Your starter for Tenet: the archaeological mystery behind the film of the summer

Ed Power
·5-min read
The 'Sator square' was first discovered amid the ruins of Pompeii in Italy - Getty
The 'Sator square' was first discovered amid the ruins of Pompeii in Italy - Getty

What is the mystery at the heart of Christopher Nolan’s Covid-defying blockbuster?

The most obvious answer – though, as we’ve found to our cost, it isn’t straightforward – is that Tenet is about time travel, and is based on complicated theories about the manipulation of entropy. Among the most impressive sequences are those in which our heroes, played by John David Washington and Robert Pattinson, are pursued by a car speeding “backwards” through time.

But, as this is a Nolan blockbuster, the riddle runs deeper. And we’re not simply referring to the imponderable puzzle of how Pattinson keeps his hair so magnificently floppy throughout. “All I have for you is a word,” says Martin Donovan’s mentor to Washington’s character, the Protagonist. “Tenet… it will open the right doors, and some of the wrong ones too.”

The first clue is the movie’s title. “Tenet” is, of course, a palindrome. Moreover, the name has been stylised by Nolan in early posters so that the second “T” and “E” at the end are flipped over. Thus the word runs forwards and backwards spatially and graphically.

Nolan has dropped another breadcrumb in naming Kenneth Branagh’s villain Andrei Sator. A “Sator square” is a word square containing a five-word Latin palindrome. The best known examples, discovered in the territories controlled by ancient Rome, spell out “S A T O R” left to right and top to bottom, and “R O T A S” in reverse. Guess what they spell down the middle, left to right, right to left, top to bottom and bottom to top? That’s right: “T E N E T”.

The first Sator square was discovered in the ruins of Pompeii – which feature late in the film. It was unearthed in 1925 on the bathroom wall of a house identified as belonging to one “Paquius Proculu” (about whom we know nothing else). A second was uncovered in the same town in 1936, on a black sandstone plaque near the amphitheatre. Both discoveries were part of a series of excavations by Italian architect Amedeo Maiuri, and are still preserved there today.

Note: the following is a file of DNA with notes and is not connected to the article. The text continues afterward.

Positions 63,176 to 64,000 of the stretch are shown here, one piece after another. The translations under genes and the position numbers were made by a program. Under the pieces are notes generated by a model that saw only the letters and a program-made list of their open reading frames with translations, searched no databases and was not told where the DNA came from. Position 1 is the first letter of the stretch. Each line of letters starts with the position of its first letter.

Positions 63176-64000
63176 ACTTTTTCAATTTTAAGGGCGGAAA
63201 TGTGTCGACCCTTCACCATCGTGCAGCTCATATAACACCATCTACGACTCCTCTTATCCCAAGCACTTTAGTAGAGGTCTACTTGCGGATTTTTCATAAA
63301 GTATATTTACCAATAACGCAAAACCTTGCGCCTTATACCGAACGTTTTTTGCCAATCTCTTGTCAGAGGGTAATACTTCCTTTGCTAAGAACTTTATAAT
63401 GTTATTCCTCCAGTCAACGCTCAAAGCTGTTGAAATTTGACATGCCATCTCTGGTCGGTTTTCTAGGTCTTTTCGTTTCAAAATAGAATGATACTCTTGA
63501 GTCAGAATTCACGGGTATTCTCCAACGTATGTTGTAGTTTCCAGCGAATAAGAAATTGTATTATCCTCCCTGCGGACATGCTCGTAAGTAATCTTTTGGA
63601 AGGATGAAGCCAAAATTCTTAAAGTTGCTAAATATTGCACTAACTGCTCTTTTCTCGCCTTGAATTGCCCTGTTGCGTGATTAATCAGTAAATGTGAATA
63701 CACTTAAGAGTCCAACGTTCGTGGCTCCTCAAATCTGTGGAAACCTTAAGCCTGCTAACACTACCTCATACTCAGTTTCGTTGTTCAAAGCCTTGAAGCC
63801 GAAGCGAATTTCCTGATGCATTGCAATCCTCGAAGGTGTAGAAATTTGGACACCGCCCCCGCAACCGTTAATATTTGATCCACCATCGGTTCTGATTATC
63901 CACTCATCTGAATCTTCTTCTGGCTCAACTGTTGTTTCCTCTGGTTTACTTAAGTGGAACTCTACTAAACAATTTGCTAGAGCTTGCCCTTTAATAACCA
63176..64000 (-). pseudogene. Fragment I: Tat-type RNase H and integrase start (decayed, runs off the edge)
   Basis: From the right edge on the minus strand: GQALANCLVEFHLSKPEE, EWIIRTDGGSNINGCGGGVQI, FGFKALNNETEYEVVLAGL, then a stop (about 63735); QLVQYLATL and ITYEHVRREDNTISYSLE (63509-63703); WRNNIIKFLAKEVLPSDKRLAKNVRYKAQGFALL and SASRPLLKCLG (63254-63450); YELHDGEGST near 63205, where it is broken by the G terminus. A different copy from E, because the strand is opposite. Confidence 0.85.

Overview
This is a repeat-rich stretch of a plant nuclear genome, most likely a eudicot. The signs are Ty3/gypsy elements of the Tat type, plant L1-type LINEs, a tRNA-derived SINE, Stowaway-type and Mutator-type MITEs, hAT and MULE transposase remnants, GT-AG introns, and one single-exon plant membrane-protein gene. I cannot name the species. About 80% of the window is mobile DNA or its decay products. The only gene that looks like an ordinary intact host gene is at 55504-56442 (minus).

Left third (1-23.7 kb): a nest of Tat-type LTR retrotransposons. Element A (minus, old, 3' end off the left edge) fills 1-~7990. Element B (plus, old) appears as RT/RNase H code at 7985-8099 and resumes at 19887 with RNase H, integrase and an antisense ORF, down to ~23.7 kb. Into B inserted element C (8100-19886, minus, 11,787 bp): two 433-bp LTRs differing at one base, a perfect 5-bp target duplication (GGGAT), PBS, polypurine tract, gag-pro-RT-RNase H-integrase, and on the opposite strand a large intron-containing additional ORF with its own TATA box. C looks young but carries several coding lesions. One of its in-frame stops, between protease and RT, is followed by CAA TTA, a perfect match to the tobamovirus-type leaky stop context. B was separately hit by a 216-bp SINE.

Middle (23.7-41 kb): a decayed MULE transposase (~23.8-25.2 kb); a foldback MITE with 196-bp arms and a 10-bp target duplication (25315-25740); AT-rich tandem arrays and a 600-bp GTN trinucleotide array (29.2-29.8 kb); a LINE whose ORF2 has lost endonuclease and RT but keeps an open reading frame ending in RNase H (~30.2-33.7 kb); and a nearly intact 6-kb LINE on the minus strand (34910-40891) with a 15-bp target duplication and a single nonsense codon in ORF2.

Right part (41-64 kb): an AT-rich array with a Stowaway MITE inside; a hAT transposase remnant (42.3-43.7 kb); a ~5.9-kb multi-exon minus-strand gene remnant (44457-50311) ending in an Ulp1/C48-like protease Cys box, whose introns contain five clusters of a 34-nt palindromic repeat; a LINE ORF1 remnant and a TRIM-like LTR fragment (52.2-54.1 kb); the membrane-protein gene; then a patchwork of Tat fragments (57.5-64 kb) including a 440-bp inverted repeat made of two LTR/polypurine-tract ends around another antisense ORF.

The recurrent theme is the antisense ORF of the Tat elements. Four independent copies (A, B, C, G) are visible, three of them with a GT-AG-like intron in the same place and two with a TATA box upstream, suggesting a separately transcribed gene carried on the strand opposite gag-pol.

A Sator square, one of several located around Europe in former Roman territories - Alamy
A Sator square, one of several located around Europe in former Roman territories - Alamy

Dozens of Sator squares have since been identified around the world, including in the foundations of a second-century Roman fort in Manchester. Another was found scrawled on the wall of the 16th century Church of St Barnabas, in Alphamstone in Essex. They endure to the present, their purpose an enigma. (It is, at least, conjectured that the Essex inscription was the work of Nicholas Le Gryce, rector of Alphamstone from 1576 to 1593, but his motives are unclear.)

The words on the squares are mirror images: “Sator” and “Rotas”, “Arepo” and “Opera”, “Tenet” and (it being the central word of five) “Tenet”. Unsurprisingly, the entire object is generally regarded as a riddle. The Latin translation of the palindromic sentence “SATOR AREPO TENET OPERA ROTAS” – or the inverse, as the word-order doesn’t matter – is: “The farmer [named] Arepo uses [or holds] the plough for work.”